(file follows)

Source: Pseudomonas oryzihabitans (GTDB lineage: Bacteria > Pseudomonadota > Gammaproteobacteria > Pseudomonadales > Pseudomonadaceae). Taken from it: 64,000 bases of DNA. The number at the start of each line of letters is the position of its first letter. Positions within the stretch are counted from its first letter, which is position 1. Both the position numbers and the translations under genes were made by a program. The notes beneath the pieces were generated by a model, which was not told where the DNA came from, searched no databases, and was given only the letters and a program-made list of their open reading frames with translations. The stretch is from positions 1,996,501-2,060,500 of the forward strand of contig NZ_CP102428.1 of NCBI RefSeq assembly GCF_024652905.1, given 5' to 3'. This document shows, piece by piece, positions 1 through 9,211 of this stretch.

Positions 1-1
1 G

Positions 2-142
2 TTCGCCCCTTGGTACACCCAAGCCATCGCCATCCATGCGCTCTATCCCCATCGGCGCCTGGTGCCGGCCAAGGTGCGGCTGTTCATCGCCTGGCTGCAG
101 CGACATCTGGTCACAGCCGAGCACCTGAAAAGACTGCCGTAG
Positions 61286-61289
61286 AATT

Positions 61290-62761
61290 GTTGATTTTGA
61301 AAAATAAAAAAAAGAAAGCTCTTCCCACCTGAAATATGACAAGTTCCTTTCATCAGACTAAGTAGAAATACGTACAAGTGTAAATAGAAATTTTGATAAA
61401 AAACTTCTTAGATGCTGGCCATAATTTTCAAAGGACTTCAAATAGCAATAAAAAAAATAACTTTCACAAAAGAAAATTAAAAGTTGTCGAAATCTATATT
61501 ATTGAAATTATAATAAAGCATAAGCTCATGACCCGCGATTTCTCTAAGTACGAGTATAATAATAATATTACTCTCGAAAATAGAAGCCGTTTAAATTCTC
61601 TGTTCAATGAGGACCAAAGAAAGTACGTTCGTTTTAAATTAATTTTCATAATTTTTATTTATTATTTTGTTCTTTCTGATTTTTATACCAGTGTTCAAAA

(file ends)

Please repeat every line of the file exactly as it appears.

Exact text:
Source: Pseudomonas oryzihabitans (GTDB lineage: Bacteria > Pseudomonadota > Gammaproteobacteria > Pseudomonadales > Pseudomonadaceae). Taken from it: 64,000 bases of DNA. The number at the start of each line of letters is the position of its first letter. Positions within the stretch are counted from its first letter, which is position 1. Both the position numbers and the translations under genes were made by a program. The notes beneath the pieces were generated by a model, which was not told where the DNA came from, searched no databases, and was given only the letters and a program-made list of their open reading frames with translations. The stretch is from positions 1,996,501-2,060,500 of the forward strand of contig NZ_CP102428.1 of NCBI RefSeq assembly GCF_024652905.1, given 5' to 3'. This document shows, piece by piece, positions 1 through 9,211 of this stretch.

Positions 1-1
1 G

Positions 2-142
2 TTCGCCCCTTGGTACACCCAAGCCATCGCCATCCATGCGCTCTATCCCCATCGGCGCCTGGTGCCGGCCAAGGTGCGGCTGTTCATCGCCTGGCTGCAG
101 CGACATCTGGTCACAGCCGAGCACCTGAAAAGACTGCCGTAG
Positions 61286-61289
61286 AATT

Positions 61290-62761
61290 GTTGATTTTGA
61301 AAAATAAAAAAAAGAAAGCTCTTCCCACCTGAAATATGACAAGTTCCTTTCATCAGACTAAGTAGAAATACGTACAAGTGTAAATAGAAATTTTGATAAA
61401 AAACTTCTTAGATGCTGGCCATAATTTTCAAAGGACTTCAAATAGCAATAAAAAAAATAACTTTCACAAAAGAAAATTAAAAGTTGTCGAAATCTATATT
61501 ATTGAAATTATAATAAAGCATAAGCTCATGACCCGCGATTTCTCTAAGTACGAGTATAATAATAATATTACTCTCGAAAATAGAAGCCGTTTAAATTCTC
61601 TGTTCAATGAGGACCAAAGAAAGTACGTTCGTTTTAAATTAATTTTCATAATTTTTATTTATTATTTTGTTCTTTCTGATTTTTATACCAGTGTTCAAAA